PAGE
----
Lockdown Reflections Day 32
Today in South Africa we remember that glorious moment in 1994 when we stood side by side as a nation for the first time ever to cast our votes in the first properly democratic elections our country had ever held.
Back in 1994, at the age of 23, I had not a single black friend. I knew black people, of course, and interacted with them. But apartheid had done its job, and I was segregated and separated from my fellow citizens.
Today, I am reflecting on my friendship circle. It includes Zulu, Xhosa, Sotho, Venda, Shona and others. It includes Coloureds (some of whom are happy with that label, and some not), and Indians (most of whom still don’t support the Proteas, but we’ll leave that be for now), and Chinese. I mention these only because of the old apartheid classifications that are no more. I love the diversity of my friendship circle that represents multiple layers of difference, including language, economics, ethnicity, race, education and gender expressions.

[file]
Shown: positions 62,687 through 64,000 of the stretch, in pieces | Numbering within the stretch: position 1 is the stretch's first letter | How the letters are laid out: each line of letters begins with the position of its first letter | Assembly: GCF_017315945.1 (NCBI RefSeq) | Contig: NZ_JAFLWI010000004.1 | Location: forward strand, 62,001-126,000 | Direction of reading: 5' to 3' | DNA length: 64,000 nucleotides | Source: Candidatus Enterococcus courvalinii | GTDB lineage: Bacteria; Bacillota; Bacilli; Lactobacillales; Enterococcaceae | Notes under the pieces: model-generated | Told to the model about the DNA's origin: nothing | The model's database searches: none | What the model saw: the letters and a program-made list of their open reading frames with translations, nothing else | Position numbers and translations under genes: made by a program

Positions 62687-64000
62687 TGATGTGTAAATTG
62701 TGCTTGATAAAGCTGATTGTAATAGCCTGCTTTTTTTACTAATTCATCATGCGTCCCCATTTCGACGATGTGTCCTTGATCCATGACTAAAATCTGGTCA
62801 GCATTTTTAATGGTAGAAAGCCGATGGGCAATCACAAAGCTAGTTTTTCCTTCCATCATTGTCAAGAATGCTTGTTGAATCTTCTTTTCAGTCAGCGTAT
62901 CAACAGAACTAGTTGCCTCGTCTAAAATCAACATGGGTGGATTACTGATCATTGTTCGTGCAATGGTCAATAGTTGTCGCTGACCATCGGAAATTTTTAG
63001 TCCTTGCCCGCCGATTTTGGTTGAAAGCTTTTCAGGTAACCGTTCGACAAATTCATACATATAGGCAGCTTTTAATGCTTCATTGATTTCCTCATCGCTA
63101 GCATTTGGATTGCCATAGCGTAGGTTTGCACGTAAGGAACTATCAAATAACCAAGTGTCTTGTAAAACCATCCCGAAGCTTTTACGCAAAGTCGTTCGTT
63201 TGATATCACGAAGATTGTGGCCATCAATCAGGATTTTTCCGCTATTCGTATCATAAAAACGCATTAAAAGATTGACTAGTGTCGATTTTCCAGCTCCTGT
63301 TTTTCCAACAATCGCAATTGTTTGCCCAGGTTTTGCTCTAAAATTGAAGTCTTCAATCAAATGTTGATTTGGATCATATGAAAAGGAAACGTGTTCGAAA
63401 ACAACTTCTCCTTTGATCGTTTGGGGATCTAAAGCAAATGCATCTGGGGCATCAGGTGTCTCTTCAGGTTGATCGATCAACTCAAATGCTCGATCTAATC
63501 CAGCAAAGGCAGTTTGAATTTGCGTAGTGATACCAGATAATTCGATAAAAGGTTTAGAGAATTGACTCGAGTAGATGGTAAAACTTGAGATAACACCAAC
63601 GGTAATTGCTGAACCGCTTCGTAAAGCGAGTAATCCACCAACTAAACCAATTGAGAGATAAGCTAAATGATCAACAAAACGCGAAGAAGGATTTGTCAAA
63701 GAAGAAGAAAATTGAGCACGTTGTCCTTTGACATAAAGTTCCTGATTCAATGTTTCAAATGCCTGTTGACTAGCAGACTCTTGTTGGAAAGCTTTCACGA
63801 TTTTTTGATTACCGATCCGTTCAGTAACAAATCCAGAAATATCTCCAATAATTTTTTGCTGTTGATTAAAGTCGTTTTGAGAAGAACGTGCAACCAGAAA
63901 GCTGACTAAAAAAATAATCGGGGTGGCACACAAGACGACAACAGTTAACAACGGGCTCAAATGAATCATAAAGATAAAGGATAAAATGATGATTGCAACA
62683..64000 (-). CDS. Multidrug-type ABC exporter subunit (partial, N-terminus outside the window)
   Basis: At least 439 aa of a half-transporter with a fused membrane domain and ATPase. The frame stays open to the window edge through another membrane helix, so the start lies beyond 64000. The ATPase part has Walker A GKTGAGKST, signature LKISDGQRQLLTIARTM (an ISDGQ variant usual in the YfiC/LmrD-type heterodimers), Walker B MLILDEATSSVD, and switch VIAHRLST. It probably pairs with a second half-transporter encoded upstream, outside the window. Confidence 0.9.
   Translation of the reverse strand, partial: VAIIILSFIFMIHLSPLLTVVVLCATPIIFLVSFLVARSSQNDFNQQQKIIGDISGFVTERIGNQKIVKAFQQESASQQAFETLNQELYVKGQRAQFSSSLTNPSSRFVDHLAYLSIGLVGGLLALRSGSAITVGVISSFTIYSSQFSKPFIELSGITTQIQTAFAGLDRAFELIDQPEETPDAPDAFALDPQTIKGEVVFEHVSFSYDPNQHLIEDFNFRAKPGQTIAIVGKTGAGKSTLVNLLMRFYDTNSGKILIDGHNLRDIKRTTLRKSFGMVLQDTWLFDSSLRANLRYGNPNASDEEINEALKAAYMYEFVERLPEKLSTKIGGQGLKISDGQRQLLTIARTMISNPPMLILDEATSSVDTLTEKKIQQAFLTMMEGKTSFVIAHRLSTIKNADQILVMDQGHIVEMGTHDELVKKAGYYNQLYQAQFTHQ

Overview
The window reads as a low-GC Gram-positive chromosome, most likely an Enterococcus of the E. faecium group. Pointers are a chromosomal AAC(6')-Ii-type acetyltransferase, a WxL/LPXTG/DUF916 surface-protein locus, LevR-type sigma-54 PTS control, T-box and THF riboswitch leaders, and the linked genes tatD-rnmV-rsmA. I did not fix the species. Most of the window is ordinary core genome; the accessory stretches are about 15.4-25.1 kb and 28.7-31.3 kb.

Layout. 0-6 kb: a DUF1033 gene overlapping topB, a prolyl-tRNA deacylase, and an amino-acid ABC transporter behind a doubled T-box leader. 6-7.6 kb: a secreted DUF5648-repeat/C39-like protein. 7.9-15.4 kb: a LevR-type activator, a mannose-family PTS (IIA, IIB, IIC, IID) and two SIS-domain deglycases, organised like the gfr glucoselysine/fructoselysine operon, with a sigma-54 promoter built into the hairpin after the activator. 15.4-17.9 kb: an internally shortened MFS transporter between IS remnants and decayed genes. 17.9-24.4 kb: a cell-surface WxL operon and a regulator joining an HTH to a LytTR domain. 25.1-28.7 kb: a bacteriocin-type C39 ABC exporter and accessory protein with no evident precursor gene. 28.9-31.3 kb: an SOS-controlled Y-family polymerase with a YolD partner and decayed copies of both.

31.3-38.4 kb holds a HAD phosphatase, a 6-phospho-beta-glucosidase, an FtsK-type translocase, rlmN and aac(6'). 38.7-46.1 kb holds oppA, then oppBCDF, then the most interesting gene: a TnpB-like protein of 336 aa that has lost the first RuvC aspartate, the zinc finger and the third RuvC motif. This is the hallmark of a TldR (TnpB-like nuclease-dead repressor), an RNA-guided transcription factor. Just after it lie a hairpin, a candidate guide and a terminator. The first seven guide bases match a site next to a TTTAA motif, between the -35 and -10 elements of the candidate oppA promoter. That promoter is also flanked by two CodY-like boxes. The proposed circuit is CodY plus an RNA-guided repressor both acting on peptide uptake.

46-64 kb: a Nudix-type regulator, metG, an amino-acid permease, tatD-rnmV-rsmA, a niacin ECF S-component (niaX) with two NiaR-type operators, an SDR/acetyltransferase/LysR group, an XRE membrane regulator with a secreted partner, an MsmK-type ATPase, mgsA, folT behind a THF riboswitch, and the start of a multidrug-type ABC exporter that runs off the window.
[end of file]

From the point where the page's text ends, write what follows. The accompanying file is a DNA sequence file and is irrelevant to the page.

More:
As we remember our Freedom Day in these weird and unsettling circumstances, I take a moment to remind myself that apartheid was designed to keep us apart. And it worked. But we are better than that. And we will be even better when we build friendships and relationships with people who have vastly different life experiences to us. We can only call ourselves a nation if we build connections across the divides that used to separate us. Diversity makes us better and stronger.
And let us never forget that each of us are truly free only when all of us are truly free. And that hasn’t happened yet. Happy freedom day.